the estimates call for only about
$34,000,000 more than was appro
priated for 1 9 14.
For river and harbor improve
ments. Secretary of War Garrison
asked $41,400,000 a reduction of
$lo.ooo,ooo, including the follow
ing continuing contracts:
Tillamook Bay and Bar, Oregon,
Coos Bay, Oregon, harbor, $50,
000. Coquille river, Oregon, $49,000.
Mouth of Columbia river, $t,oo,
000. Columbia and lower Willamette
Columbia river at Thre Mi'e
Upper Columbia and Snake rivers,
"A Prince of Evil.
An unusual treat will be afforded
the patrons of the Grand Theatre to
night, Tuesday Dec. 9th, when a
two part Vitagraph feature drama,
"A Prince of Evil," will be present
ed. It is a beautiful ly produced
photoplay and will commend itself
to all who see it by reason of the
powerful moral lesson it steadies and
by its wondeiful strength of character
portrayal. A drama, gripping with
n tense heart interest that is sure to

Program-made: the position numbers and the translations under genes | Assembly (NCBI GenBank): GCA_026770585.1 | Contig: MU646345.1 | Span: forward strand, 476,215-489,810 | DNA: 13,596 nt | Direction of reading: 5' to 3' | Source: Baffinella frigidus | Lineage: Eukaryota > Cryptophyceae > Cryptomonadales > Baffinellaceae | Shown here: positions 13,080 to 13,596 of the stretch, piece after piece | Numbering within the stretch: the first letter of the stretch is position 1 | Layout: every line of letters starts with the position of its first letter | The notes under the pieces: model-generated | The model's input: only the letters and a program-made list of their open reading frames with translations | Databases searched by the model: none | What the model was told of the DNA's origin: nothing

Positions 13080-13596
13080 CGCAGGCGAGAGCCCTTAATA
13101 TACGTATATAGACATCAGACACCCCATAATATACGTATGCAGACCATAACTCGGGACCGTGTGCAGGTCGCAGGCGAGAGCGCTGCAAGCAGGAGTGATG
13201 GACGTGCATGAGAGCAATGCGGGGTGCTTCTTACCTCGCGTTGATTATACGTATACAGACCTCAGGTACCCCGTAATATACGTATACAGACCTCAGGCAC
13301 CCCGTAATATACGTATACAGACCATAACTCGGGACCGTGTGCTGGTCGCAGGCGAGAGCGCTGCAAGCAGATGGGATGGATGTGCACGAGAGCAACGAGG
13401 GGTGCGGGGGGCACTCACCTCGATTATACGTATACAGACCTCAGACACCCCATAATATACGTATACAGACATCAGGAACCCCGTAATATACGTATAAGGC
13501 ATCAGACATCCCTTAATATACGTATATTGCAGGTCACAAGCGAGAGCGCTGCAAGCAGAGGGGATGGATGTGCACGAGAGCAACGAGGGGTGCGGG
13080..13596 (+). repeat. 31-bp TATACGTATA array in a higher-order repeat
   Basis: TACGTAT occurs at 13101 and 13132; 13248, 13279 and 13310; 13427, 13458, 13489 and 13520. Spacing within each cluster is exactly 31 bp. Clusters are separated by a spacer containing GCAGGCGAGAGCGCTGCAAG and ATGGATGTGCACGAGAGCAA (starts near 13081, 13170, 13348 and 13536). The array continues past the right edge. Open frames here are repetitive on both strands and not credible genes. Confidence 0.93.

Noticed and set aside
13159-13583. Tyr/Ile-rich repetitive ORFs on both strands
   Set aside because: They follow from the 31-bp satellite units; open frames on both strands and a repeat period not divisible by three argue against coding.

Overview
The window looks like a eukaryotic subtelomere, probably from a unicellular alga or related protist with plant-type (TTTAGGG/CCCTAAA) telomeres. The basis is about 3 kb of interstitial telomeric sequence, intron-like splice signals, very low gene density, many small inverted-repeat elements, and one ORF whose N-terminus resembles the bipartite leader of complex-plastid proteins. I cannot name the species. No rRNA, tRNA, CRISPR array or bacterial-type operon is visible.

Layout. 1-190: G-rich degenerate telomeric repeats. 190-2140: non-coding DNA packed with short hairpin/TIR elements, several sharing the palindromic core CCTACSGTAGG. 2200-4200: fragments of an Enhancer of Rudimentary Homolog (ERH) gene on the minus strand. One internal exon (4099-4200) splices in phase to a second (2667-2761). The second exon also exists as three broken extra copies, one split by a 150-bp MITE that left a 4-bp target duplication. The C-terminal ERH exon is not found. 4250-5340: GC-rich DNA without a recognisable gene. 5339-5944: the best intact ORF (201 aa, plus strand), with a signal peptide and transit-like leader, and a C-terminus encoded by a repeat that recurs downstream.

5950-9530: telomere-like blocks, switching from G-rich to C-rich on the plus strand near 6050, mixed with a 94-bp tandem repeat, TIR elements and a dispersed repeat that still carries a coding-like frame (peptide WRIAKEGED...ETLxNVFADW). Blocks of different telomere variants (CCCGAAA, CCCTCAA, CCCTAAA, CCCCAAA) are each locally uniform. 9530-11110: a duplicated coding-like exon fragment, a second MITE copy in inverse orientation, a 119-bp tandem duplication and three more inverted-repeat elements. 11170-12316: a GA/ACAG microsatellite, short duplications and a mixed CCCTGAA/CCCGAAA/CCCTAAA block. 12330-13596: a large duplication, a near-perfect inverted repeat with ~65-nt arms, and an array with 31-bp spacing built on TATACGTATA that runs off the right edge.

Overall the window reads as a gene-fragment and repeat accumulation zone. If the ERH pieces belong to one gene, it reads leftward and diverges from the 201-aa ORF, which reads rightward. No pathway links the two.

please. Grand Theatre, tonight,
no advance, io5C 0
Santa Clans will visit his
ftiend, Averill, next Saturday.
big sign1s state wealth
Word has been received from
Coos Bay that the big sign erected
by the Commercial clubs of the Co
quille Valley, was wrecked by the
recent storm and that it will take
about $50.00 to repair it, and the
same will no doubt he forth coming
in a short time. The sign original
ly cost $150.00 and was paid for by
the Commercial Clubs of Bandon,
Coquille and Myrtle Point. Each
club putting up $50.00.
Bon Ton Musical Company.
After having played in Maishfield
hr a week, the Bon Ton Musical
Comedy Company left on the morn
ing train for Coquille, where it opens
for two nights. From there the
company will gdto Myrtle Point for
two nights, thence to Bandon for
three nights and back to North Bend
for two nights before staging inland.
Although the company got off to
a wrong start through a number of
unexpected occurrences, those who
attended the show ehjoyed it and
got at least their money's worth.
Some members of the audiences who
were accustomed to attending noth
ing but first-class two-dollar-and-a-half-a-seat
performances told the
rest the actual standing of the Bon
Ton Company from their lofty view
point, but the concensus of opinion
is that the company provided more
enjoyment than any company visit
ing on the Bay in a long period.
The Bon Ton Company will be
at the Orpheum for three nights
the opening bill will be "The Frolics